Iran's Attempt On Space Launch

Iran’s Attempt On Space Launch

In the latest indication that it might be readying a try to launch another space rocket, Iran has given its launch pad a fresh coat of paint.

A satellite image taken by the commercial firm Planet shows the pad painted a bright blue. The model, born August 24, was shared with NPR. Until this month, the launch pad at the Imam Khomeini Space Center had been sporting a burn scar from a previous failed launch attempt. It had additionally been covered in debris from a potential flash flood at the site this past spring.

“The Iranians have completed clearing off the pad, and they painted over the previous launch scar,” says Dave Schmerler, a senior research associate on the Middlebury Institute for International Studies who has analyzed the imagery.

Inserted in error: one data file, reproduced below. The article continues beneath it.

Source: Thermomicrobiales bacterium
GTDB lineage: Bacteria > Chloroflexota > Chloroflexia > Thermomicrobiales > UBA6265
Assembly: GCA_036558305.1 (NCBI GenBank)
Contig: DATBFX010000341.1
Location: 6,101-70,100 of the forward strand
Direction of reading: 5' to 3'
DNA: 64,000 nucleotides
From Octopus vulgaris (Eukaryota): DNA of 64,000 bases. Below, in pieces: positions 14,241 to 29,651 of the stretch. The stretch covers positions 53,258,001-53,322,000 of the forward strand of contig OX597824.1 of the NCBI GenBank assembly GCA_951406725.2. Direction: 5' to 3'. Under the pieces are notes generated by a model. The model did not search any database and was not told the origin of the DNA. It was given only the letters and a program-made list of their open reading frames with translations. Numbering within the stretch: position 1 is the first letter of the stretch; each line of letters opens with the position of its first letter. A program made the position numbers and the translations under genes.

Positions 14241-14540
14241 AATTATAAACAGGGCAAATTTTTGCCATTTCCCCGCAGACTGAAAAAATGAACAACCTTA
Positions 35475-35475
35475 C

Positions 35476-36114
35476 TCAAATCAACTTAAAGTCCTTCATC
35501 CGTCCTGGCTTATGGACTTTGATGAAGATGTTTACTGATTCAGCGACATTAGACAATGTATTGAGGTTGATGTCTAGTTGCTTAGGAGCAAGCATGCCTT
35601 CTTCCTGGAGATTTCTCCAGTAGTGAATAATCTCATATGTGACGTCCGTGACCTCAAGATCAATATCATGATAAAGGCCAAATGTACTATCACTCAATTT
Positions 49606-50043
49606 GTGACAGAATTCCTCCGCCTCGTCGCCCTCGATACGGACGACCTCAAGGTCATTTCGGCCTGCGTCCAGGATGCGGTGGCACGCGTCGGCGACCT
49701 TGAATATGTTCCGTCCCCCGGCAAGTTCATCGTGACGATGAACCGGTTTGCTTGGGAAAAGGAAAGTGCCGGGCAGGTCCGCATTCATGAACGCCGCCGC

Another recent imagery has shown vehicle exercise at a nearby building the place Iran assembles its rockets. Schmerler says that they are getting close to launch, however precisely when that happens, Schmerler can’t explain to them.

Iran’s press has reported that the government has three satellites that could be prepared for launch by the end of the nation’s calendar year in March of 2020. The latest report from August suggests that one of the satellites, a communications satellite is known as Nahid-1, is prepared for launch now.

If a launch does take place, it might be the third such attempt this year. Launch attempts in January and February both failed.

The Trump administration has insisted that Iran’s space rockets additionally advance the nation’s ballistic missile program. “Such vehicles incorporate technologies that are just about identical and interchangeable with these utilized in ballistic missiles, together with intercontinental ballistic missiles,” Secretary of State Mike Pompeo said in a statement following the failed launch try in January.

However, Schmerler and other impartial analysts are less sure of a clear connection between Iran’s liquid-fueled space rockets and its missile activities. The rocket the Iranians are likely to use, generally known as the Safir, doesn’t contain advanced technology. It’s a “relatively dated space-launch vehicle,” he says.